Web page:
Self-tuning aircraft engine models can be applied for control and health management applications. The self-tuning feature of these models minimizes the mismatch between any given engine and the underlying engineering model describing an engine family. This paper provides details of the construction of a self-tuning engine model centered on a piecewise linear Kalman filter design. Starting from a nonlinear transient aerothermal model, a piecewise linear representation is first extracted. The linearization procedure creates a database of trim vectors and state-space matrices that are subsequently scheduled for interpolation based on engine operating point. A series of steady-state Kalman gains can next be constructed from a reduced-order form of the piecewise linear model. Reduction of the piecewise linear model to an observable dimension with respect to available sensed engine measurements can be achieved using either a subset or an optimal linear combination of "health" parameters, which describe engine performance. The resulting piecewise linear Kalman filter is then implemented for faster-than-real-time processing of sensed engine measurements, generating outputs appropriate for trending engine performance, estimating both measured and unmeasured parameters for control purposes, and performing on-board gas-path fault diagnostics. Computational efficiency is achieved by designing multidimensional interpolation algorithms that exploit the shared scheduling of multiple trim vectors and system matrices. An example application illustrates the accuracy of a self-tuning piecewise linear Kalman filter model when applied to a nonlinear turbofan engine simulation. Additional discussions focus on the issue of transient response accuracy and the advantages of a piecewise linear Kalman filter in the context of validation and verification. The techniques described provide a framework for constructing efficient self-tuning aircraft engine models from complex nonlinear

  3. Engineering

    National Research Council Canada - National Science Library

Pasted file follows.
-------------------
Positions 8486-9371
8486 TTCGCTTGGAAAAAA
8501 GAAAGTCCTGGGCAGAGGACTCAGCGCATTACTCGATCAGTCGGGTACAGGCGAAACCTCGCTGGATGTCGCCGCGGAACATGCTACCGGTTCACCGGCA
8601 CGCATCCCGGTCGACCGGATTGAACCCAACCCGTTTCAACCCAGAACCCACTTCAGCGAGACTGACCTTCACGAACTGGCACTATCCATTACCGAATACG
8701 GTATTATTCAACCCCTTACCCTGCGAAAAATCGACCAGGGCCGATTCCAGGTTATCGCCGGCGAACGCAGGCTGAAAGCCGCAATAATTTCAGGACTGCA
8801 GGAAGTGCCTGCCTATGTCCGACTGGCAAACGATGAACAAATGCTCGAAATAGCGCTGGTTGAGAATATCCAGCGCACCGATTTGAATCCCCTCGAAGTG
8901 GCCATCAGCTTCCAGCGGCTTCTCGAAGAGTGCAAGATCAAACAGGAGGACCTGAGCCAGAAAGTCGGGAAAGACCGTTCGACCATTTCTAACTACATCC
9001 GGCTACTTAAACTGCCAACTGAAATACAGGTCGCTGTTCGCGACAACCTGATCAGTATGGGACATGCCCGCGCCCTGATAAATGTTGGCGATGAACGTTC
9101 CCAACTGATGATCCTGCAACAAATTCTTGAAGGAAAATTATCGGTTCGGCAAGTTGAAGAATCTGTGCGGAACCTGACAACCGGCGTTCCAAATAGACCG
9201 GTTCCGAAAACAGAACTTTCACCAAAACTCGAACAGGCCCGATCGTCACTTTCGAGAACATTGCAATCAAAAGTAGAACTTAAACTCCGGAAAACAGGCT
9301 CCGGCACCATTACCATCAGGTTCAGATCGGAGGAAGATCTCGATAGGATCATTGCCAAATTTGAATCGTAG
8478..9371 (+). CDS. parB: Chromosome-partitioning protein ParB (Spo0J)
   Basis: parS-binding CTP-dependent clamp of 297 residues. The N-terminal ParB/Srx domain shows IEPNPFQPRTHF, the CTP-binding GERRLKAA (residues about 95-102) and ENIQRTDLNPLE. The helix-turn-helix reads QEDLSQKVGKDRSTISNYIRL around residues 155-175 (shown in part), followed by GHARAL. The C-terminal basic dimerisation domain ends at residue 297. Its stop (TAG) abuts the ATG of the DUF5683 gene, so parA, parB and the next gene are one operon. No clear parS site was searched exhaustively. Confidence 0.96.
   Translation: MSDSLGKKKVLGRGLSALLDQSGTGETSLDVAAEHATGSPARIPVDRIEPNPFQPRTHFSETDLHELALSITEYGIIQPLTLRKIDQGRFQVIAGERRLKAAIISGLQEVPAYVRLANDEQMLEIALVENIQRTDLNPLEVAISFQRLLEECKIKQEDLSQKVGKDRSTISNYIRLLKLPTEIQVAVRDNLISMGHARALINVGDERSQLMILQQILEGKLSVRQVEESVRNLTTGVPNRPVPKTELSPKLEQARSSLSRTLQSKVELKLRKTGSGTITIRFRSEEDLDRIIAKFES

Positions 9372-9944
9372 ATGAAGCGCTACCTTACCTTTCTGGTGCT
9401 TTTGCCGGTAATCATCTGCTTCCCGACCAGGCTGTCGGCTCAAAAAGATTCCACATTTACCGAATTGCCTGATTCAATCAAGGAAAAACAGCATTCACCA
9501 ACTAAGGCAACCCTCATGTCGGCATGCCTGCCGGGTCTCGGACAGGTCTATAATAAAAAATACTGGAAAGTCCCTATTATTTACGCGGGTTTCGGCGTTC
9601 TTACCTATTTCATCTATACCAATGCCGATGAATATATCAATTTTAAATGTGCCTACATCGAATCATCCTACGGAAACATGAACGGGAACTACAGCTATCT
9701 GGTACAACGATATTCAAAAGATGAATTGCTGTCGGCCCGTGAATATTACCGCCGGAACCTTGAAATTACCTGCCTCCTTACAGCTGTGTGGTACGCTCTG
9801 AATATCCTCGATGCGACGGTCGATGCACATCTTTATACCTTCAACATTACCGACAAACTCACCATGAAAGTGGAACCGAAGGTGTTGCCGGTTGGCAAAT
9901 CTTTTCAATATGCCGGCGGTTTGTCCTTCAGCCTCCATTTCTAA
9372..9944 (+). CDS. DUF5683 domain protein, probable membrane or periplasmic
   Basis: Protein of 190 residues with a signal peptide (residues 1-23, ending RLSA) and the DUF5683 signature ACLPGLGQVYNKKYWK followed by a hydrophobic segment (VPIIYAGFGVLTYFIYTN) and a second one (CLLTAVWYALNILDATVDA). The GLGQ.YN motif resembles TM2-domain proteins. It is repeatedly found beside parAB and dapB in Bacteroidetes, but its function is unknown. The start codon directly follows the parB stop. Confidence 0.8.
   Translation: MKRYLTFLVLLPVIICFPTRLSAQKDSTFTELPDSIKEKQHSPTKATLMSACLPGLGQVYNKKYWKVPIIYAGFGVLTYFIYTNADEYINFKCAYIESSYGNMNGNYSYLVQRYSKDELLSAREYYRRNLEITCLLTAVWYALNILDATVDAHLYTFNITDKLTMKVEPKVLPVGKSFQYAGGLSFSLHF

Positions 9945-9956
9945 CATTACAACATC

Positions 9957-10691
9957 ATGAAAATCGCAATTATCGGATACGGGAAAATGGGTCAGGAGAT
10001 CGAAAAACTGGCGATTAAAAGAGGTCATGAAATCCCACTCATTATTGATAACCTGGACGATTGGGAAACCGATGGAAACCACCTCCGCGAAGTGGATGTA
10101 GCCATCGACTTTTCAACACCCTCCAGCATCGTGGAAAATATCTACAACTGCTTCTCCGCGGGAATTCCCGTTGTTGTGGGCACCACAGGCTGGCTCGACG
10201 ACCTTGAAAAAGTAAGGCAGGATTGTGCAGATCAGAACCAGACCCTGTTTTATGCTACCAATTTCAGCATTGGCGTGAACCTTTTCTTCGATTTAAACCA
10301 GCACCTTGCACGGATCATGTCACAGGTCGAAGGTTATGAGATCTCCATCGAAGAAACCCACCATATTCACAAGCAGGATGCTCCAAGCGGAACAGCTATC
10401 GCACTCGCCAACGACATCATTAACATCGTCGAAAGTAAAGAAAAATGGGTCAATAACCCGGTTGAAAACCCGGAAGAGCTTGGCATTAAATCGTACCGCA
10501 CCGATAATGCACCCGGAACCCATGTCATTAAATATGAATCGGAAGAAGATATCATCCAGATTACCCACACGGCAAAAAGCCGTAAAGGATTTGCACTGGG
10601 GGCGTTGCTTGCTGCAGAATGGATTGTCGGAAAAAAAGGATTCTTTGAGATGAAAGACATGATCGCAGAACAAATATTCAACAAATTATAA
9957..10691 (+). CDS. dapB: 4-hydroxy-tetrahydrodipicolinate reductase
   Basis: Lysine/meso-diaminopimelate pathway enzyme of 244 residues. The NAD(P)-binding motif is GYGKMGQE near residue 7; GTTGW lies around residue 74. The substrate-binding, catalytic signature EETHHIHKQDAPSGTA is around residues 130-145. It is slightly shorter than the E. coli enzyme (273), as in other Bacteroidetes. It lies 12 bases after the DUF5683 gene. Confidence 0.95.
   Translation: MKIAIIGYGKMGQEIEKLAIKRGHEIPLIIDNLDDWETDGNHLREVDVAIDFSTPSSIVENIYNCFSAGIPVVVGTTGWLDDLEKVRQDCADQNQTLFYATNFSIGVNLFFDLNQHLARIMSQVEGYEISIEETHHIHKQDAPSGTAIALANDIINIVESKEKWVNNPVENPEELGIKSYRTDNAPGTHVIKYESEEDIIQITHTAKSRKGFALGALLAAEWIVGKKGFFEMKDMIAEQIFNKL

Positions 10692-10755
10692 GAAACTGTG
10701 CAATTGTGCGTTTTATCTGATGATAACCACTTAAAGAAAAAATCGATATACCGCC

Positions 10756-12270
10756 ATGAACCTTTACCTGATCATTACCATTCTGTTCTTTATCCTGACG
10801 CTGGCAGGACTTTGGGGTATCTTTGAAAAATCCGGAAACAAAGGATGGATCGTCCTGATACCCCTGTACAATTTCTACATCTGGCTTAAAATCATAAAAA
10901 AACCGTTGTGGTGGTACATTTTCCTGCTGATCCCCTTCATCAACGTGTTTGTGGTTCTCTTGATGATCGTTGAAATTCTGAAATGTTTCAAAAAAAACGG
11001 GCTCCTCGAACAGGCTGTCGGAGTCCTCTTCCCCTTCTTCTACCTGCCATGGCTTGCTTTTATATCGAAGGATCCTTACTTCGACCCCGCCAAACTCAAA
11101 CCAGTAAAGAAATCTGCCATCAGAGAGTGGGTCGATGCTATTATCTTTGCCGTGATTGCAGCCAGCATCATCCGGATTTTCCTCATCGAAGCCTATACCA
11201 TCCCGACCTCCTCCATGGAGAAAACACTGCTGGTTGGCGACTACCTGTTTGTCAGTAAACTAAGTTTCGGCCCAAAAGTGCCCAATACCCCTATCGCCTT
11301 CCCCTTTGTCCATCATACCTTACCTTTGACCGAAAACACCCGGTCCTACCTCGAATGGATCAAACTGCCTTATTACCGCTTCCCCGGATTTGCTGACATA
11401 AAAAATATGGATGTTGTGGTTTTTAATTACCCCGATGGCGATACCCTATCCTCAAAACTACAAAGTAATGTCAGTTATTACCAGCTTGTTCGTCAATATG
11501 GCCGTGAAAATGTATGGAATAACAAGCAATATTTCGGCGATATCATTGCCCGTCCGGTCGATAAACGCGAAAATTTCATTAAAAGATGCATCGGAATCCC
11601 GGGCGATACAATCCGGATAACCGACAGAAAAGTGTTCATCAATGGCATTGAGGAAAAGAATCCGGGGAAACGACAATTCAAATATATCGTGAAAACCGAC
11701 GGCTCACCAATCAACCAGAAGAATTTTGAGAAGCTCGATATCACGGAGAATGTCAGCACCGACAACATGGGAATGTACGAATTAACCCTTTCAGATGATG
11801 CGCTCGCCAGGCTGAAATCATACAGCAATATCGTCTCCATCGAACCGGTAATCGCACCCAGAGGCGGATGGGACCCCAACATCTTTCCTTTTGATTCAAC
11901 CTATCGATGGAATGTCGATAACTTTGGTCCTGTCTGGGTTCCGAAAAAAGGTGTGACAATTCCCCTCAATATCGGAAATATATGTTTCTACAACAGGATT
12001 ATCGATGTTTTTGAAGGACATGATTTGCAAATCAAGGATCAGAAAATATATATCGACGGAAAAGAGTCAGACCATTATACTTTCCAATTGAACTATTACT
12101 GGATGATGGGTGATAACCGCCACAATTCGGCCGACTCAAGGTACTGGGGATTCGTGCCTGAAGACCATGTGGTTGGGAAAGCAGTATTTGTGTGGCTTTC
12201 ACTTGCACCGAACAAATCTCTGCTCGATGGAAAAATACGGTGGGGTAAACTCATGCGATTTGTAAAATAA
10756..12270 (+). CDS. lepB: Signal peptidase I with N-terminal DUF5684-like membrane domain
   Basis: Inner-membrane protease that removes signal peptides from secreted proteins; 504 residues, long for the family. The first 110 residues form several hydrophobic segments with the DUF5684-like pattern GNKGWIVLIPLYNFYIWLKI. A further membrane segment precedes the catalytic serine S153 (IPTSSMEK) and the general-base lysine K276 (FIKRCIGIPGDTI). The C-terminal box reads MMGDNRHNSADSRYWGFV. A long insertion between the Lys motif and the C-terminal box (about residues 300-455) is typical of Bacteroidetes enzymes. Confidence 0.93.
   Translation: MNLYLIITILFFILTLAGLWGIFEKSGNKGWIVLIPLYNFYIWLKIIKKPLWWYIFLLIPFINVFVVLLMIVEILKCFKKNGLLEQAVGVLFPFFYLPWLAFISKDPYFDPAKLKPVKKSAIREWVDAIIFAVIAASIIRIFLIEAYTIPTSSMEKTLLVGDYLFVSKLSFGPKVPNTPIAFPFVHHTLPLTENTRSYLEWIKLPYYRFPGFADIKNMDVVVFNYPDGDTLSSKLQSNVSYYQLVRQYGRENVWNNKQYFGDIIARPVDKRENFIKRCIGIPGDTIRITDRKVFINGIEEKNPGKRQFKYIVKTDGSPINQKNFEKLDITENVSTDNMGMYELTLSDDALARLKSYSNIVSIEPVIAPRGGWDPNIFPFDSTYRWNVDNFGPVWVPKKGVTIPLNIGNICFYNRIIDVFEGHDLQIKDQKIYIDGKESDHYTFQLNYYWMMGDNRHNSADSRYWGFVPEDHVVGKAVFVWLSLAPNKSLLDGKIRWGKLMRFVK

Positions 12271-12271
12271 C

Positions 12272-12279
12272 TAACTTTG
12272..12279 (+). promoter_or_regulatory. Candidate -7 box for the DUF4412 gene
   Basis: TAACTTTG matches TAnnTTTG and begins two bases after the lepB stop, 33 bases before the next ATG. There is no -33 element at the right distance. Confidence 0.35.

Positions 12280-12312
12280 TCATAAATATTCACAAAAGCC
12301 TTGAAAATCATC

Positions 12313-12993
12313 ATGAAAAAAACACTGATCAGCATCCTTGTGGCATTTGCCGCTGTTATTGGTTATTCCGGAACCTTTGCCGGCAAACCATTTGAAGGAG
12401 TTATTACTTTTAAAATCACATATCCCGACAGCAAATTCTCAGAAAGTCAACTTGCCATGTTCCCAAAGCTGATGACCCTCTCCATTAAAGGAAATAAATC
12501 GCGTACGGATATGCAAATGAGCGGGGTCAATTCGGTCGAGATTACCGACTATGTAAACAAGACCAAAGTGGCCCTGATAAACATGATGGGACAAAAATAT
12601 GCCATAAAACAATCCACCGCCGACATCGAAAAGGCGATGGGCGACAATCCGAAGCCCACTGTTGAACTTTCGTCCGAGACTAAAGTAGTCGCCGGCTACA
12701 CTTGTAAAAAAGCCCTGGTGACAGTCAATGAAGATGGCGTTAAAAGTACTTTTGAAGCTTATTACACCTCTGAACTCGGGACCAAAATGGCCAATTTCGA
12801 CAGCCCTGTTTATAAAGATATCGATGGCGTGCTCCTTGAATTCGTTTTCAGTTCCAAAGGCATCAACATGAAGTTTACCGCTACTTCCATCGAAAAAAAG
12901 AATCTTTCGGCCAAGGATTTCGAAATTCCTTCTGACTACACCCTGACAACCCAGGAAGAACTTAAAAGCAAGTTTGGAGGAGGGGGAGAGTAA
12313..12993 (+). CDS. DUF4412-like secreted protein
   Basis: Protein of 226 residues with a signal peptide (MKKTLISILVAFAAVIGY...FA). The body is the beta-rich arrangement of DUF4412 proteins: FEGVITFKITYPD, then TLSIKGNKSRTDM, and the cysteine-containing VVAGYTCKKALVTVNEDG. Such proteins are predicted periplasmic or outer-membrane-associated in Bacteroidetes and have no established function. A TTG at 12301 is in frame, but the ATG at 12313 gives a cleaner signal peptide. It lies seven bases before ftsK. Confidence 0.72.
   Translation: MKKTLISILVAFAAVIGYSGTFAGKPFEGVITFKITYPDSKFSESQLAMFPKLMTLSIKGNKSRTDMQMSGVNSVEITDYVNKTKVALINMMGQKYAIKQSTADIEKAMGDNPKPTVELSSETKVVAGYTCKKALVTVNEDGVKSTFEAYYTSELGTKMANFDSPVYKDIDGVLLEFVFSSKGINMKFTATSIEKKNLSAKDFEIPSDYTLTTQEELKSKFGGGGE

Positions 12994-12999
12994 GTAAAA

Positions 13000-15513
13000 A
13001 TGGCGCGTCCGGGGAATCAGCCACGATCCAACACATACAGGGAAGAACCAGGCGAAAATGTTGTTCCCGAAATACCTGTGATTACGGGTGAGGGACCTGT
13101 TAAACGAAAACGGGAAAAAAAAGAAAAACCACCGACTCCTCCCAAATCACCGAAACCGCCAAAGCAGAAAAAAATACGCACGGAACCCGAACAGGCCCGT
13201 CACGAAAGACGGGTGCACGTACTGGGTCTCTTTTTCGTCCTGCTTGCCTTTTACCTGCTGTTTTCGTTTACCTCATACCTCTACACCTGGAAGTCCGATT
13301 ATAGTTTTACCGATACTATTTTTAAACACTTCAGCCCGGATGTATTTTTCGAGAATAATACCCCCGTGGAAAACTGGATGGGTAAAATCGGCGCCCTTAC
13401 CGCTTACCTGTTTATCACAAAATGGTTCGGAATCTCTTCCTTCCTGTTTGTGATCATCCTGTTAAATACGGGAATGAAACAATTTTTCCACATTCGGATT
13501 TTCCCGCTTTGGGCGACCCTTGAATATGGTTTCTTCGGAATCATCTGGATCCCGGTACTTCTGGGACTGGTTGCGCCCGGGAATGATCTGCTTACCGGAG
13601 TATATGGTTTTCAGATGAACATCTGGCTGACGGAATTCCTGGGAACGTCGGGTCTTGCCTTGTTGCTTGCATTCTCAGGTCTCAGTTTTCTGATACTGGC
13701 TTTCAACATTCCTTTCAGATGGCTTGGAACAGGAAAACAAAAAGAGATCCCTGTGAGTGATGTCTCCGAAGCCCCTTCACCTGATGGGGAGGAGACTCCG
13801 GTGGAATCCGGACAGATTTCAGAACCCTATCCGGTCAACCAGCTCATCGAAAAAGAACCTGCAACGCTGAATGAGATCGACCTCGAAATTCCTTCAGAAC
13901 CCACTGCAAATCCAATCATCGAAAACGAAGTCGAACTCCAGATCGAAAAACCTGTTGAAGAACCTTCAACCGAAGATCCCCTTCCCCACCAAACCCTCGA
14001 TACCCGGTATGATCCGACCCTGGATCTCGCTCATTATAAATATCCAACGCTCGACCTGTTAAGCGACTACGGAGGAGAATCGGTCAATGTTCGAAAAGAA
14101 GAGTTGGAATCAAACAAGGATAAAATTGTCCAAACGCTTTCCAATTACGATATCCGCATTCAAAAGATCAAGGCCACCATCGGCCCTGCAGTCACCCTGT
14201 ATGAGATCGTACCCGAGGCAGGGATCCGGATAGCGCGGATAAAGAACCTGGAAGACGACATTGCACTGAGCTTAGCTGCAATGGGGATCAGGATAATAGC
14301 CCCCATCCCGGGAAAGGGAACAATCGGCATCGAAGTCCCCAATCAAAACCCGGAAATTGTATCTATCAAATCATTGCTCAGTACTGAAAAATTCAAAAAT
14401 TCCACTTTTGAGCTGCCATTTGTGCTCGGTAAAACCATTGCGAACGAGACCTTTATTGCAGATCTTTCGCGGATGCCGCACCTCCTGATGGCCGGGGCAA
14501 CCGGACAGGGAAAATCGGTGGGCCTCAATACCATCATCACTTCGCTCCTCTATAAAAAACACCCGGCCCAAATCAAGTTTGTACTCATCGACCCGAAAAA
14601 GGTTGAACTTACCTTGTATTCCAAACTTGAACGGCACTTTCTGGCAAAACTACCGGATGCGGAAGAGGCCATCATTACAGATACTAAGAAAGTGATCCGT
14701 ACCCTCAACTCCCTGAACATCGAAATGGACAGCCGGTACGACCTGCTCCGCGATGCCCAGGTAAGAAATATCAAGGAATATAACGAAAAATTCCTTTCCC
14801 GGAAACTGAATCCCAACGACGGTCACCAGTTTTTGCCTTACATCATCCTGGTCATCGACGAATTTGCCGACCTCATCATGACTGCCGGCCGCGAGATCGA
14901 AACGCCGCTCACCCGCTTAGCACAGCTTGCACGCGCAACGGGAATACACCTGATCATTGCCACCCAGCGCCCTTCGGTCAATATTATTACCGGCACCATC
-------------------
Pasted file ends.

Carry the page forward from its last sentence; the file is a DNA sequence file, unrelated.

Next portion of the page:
Includes papers in the following fields: Aerospace Engineering, Agricultural Engineering, Chemical Engineering, Civil Engineering, Electrical Engineering, Environmental Engineering, Industrial Engineering, Materials Engineering, Mechanical...

  4. Efficiency versus speed in quantum heat engines: Rigorous constraint from Lieb-Robinson bound

    Science.gov (United States)

    Shiraishi, Naoto; Tajima, Hiroyasu

    2017-08-01

    A long-standing open problem whether a heat engine with finite power achieves the Carnot efficiency is investgated. We rigorously prove a general trade-off inequality on thermodynamic efficiency and time interval of a cyclic process with quantum heat engines. In a first step, employing the Lieb-Robinson bound we establish an inequality on the change in a local observable caused by an operation far from support of the local observable. This inequality provides a rigorous characterization of the following intuitive picture that most of the energy emitted from the engine to the cold bath remains near the engine when the cyclic process is finished. Using this description, we prove an upper bound on efficiency with the aid of quantum information geometry. Our result generally excludes the possibility of a process with finite speed at the Carnot efficiency in quantum heat engines. In particular, the obtained constraint covers engines evolving with non-Markovian dynamics, which almost all previous studies on this topic fail to address.

  5. Efficiency versus speed in quantum heat engines: Rigorous constraint from Lieb-Robinson bound.

    Science.gov (United States)

    Shiraishi, Naoto; Tajima, Hiroyasu

    2017-08-01

    A long-standing open problem whether a heat engine with finite power achieves the Carnot efficiency is investgated. We rigorously prove a general trade-off inequality on thermodynamic efficiency and time interval of a cyclic process with quantum heat engines. In a first step, employing the Lieb-Robinson bound we establish an inequality on the change in a local observable caused by an operation far from support of the local observable. This inequality provides a rigorous characterization of the following intuitive picture that most of the energy emitted from the engine to the cold bath remains near the engine when the cyclic process is finished. Using this description, we prove an upper bound on efficiency with the aid of quantum information geometry. Our result generally excludes the possibility of a process with finite speed at the Carnot efficiency in quantum heat engines. In particular, the obtained constraint covers engines evolving with non-Markovian dynamics, which almost all previous studies on this topic fail to address.